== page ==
The advocates say helping sex workers safely isolate and quarantine, as well as pause work, is essential in keeping the community healthy, particularly since many face certain risks. 

“Trans sex workers often face a lot of harassment,” Ruiz Talarico says, adding that some of this harassment can come from police. Meanwhile, some trans sex workers may be reluctant to visit the hospital due to hostility they and others have encountered in those facilities. 

A 2017 study published in Transgender Health found that many trans and non-binary patients in U.S. emergency departments reported negative experiences, mainly stemming from a lack of sensitivity from doctors.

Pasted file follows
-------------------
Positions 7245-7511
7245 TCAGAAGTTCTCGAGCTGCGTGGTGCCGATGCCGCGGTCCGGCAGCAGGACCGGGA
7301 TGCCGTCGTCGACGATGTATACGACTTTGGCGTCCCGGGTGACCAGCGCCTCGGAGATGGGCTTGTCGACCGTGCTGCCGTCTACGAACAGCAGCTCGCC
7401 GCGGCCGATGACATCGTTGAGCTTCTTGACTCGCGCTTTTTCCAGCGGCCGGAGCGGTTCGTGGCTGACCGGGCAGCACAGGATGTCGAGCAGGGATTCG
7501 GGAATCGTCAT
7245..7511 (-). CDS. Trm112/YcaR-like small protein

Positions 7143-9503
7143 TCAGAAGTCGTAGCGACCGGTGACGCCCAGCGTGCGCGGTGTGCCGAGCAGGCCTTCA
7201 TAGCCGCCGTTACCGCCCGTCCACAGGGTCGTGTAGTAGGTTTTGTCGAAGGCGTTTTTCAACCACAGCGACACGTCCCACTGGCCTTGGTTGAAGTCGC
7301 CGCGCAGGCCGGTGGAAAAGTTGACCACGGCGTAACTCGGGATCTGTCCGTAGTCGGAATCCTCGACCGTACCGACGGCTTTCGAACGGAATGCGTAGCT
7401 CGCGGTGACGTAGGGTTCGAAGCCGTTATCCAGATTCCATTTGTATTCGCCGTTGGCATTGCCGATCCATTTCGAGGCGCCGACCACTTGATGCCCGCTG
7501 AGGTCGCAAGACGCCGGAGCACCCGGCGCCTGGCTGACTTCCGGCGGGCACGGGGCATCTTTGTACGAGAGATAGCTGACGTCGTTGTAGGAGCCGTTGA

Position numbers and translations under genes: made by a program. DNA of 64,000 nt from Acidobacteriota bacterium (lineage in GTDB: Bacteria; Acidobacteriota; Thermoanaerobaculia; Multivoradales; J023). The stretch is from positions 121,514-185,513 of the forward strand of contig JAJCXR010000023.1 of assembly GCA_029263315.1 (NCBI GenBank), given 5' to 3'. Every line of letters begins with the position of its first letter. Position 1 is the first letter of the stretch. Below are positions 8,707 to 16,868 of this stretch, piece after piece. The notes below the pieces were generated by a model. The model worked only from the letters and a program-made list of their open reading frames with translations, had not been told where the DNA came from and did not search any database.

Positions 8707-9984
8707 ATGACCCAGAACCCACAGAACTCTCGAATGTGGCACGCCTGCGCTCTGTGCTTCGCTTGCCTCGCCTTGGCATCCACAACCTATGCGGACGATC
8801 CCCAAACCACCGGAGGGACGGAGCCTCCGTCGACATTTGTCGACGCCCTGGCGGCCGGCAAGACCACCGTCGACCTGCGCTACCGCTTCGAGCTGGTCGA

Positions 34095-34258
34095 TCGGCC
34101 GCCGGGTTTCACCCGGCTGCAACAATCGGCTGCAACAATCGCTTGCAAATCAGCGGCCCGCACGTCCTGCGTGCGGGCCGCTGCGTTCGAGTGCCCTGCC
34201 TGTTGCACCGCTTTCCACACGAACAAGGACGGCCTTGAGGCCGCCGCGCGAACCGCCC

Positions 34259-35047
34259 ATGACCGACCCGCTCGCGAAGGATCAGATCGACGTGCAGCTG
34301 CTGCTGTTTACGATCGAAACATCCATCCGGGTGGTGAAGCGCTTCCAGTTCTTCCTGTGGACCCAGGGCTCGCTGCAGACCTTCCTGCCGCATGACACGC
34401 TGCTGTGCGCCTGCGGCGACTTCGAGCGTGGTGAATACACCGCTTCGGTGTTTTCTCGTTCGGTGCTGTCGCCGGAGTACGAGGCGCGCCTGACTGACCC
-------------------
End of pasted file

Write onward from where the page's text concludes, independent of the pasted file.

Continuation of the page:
Not only that, but Ruiz Talarico notes that members of the trans community, particularly sex workers, may not always have a primary care doctor to call with questions. Others may be HIV+ — further putting them at risk of serious illness or death if they contract the virus. 

Education also plays a big role, as organizers including Spellman, Ruiz Talarico and Seay try to keep community members updated on the risks of coronavirus. 

Seay says the pandemic has been a topic of concern in every one of her recent conversations with younger trans sex workers.

“We just gotta take precaution with what we do, who we be around,” she says. “Make sure we have supplies for the girls—wipes and sprays to keep them safe.”